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How the Chinese police set up a station in an Italian town

Fuzhou Police Station Prato
China’s “Overseas Police Station” in the Tuscan city of Prato is raising eyebrows across Italy. Ostensibly an administrative office, it could be an extension of the actual Chinese police – and harbour intelligence-gathering operations. Senator Urso (Intel Committee) calls to remain alert

Chinese police in an Italian town? An investigation by Il Foglio has centred on the Tuscan city of Prato, home of the second-largest Chinese community in Italy, where Beijing’s authorities have apparently opened a local police division.

  • The Fuzhou Overseas Police Station is located in via degli Orti del Pero 2, a few steps from the city’s historical centre. This is also the headquarters of the Cultural Association of the Fujian Chinese Community in Italy.

An administrative endpoint… The Station was opened in March, according to an official message circulated on the WeChat groups – commonly used by the Chinese diaspora – catering to Chinese citizens who reside in Italy. Ostensibly, it was established to facilitate their handling of several domestic affairs.

  • “We want to lend a hand to people from Fujian who need administrative assistance, such as renewing their driving licences or obtaining visas,” explained Liu Bingzi, president of the Association, to La Nazione.
  • Prato’s mayor Matteo Biffoni also dismissed suspicions, citing the Association’s years-old and well-known operation and its civilian staff.
  • Under “Operation Overseas 110,” 30 such stations have been opened in 21 countries across the world to aid the Chinese citizens who could not make the trip back home – a common occurrence, considering the draconian Covid rules imposed by Beijing.

… or a parallel police force? However, the Station in Prato is seriously unusual, if not outright illegal. The chief suspicion is that the purely administrative front hides a broader architecture of security and control – linked up with the police force systems in China and employing the same authoritarian, privacy-denying practices on Italian soil.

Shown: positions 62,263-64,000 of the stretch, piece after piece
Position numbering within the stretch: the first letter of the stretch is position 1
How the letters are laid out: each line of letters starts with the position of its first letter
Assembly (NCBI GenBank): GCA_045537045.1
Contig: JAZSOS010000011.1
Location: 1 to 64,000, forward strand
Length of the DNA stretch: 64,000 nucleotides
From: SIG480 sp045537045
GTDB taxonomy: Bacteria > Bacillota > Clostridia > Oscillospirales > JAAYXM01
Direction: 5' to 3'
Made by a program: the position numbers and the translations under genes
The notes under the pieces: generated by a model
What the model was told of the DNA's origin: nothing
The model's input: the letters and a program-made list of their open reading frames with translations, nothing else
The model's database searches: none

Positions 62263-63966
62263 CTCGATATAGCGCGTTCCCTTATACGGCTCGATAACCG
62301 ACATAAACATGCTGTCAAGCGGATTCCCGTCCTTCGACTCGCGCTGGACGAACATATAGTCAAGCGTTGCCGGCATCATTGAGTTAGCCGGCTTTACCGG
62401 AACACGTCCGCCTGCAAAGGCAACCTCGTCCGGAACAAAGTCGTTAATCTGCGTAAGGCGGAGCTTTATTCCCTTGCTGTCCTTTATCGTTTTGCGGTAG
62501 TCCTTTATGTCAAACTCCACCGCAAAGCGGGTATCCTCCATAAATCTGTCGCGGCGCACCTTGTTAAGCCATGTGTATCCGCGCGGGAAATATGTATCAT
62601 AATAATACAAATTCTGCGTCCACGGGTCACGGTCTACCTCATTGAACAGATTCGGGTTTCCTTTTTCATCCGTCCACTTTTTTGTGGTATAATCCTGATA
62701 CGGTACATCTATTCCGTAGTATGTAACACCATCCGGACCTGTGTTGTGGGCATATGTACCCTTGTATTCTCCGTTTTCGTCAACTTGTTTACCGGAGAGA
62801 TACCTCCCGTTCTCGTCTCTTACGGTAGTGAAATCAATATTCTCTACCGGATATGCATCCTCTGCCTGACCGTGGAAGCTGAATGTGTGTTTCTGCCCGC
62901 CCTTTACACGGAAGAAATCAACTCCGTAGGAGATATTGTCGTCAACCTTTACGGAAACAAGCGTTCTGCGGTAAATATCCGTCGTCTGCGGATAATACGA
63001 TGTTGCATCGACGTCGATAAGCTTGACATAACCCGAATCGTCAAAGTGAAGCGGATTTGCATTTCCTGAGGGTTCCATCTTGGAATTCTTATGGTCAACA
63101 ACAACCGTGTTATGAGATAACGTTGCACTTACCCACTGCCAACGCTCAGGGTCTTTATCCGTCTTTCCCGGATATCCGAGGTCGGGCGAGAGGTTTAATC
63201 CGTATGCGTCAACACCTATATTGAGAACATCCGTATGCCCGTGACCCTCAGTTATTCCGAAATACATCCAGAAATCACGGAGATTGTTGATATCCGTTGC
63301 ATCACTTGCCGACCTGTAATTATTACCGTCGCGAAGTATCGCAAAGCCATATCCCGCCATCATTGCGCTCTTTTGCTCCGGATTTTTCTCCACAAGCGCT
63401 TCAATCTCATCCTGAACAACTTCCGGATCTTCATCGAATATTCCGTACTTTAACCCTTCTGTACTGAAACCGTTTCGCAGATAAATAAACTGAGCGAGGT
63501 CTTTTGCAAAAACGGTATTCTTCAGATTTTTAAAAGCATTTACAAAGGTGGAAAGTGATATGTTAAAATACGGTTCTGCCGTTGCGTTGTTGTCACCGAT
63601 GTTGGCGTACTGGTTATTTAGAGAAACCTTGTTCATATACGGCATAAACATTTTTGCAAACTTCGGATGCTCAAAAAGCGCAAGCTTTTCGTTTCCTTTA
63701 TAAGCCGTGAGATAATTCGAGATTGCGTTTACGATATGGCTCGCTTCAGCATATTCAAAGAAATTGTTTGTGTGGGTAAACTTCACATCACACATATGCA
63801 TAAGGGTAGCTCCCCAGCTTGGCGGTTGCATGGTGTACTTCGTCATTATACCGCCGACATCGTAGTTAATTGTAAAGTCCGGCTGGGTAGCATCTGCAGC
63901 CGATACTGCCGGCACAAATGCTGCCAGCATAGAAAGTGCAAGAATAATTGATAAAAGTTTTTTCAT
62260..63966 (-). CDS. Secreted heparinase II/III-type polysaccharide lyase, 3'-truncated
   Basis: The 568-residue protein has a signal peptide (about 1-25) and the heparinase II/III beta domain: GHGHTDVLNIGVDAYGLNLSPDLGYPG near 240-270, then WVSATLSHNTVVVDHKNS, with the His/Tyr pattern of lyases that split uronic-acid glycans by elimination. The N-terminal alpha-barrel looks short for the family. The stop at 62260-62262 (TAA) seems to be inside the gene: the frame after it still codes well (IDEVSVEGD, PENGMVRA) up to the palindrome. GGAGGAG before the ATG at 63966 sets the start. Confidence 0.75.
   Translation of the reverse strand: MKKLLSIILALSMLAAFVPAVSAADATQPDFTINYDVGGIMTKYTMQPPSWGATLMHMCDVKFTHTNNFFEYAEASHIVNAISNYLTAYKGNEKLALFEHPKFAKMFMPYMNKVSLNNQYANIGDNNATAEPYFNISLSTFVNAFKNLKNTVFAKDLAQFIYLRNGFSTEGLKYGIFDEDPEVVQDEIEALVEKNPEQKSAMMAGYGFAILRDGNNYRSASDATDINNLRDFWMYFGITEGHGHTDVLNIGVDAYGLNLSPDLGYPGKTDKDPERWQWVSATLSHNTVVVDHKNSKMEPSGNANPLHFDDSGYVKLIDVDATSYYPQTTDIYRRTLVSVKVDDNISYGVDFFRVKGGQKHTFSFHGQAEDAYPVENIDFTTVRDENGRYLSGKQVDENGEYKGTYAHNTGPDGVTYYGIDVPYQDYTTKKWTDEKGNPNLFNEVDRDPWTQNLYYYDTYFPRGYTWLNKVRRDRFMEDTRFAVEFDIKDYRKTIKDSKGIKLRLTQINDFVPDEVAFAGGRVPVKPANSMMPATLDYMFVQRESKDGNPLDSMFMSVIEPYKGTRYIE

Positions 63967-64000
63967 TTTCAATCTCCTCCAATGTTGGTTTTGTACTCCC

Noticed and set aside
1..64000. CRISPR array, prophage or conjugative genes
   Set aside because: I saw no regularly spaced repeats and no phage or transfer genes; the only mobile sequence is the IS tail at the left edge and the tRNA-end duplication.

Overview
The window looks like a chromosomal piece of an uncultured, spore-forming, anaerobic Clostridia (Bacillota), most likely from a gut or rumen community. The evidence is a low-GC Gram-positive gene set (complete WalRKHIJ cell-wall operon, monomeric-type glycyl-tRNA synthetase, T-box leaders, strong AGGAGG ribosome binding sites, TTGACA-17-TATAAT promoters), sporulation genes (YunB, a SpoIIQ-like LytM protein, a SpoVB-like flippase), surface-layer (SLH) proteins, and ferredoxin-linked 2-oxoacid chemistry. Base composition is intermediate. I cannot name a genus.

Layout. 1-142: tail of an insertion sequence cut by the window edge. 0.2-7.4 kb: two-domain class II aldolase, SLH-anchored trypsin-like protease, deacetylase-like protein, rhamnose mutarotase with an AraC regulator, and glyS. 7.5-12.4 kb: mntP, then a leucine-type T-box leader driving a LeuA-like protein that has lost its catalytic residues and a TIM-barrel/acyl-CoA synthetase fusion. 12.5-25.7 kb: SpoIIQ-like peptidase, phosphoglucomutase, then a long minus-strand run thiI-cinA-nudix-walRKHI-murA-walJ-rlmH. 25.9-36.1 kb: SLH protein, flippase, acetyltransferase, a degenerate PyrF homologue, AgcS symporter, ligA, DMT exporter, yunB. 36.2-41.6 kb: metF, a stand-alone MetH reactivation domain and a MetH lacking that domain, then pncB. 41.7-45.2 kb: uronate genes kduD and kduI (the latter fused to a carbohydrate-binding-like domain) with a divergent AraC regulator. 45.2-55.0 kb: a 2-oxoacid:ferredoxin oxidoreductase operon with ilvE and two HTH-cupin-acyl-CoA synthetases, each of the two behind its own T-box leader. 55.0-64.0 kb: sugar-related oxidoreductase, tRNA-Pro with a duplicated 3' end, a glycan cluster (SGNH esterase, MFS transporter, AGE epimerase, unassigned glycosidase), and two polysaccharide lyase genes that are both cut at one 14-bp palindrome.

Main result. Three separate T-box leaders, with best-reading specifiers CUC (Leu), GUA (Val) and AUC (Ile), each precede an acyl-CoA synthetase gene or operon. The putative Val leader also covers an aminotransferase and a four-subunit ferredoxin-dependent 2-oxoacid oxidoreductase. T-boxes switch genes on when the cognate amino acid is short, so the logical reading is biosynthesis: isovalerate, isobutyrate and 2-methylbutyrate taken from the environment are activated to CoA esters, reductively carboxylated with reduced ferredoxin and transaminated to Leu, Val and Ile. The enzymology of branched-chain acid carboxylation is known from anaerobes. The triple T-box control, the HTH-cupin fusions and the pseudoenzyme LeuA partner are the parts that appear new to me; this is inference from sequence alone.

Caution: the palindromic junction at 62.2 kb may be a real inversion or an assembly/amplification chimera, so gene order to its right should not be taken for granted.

• Pictures from the official article show a Chinese citizen connected via webcam to the Fuzhou department, with a third screen displaying what appears to be a citizen ID.
  • The local prefecture tried to dismiss suspicions by claiming that the Station’s name had been mistakenly translated as “Police.” Even though the relative Chinese character has no other plausible translation, and the very officials residing there themselves wrote “Police” under the Chinese name.

The Canadian case. More evidence lines up in the form of a story by The Paper (owned by Shanghai United Media Group) about a Chinese citizen residing in Canada, who approached her city’s Fuzhou Overseas Police Station because she had been a victim of online fraud. An officer in Fuzhou, China, claimed to treat overseas claims as if they were domestic.

  • All of these cases, concludes Il Foglio’s Giulia Pompili, suggest that the Prato Station might work as an intelligence-gathering and criminal report office, directly involving the Chinese police.

Better look into it. Italian authorities have not been officially notified of the Station’s opening. When reached by Il Foglio, the Italian police dismissed concerns by stating that “it only deals with administrative practices and not public security.”

  • In the latter case, maintaining a Chinese police office on Italian soil would be illegal.
  • Also, several NGOs and media investigations noted that authoritarian countries such as China “have long used their law enforcement agencies intended for citizens abroad to control dissidents, pressure those who flee the country, and as a deterrent for those who would want to escape.” As China propaganda posters say, wrote Ms Pompili, “the Party and authorities have eyes everywhere.”

Adolfo Urso’s warning. The chairman of Parliament’s Intelligence Committee, a longtime advocate of keeping authoritarian influences in check, spoke to Il Foglio about the potential threat behind the Prato Station. “Today we know that [any] Chinese policeman [and any] Chinese CCTV camera isn’t installed to contribute to our security, but rather to advance their strategy of control and oppression.”

  • In 2018, actual uniform-wearing Chinese police officers arrived in several Italian cities as part of an obscure agreement signed between the Chinese police forces and their Italian counterparts in 2015.
  • The highly unusual agreement envisaged the joint patrolling of areas frequented by Chinese citizens for tourism. The practice was suspended in 2020 due to the pandemic restrictions.

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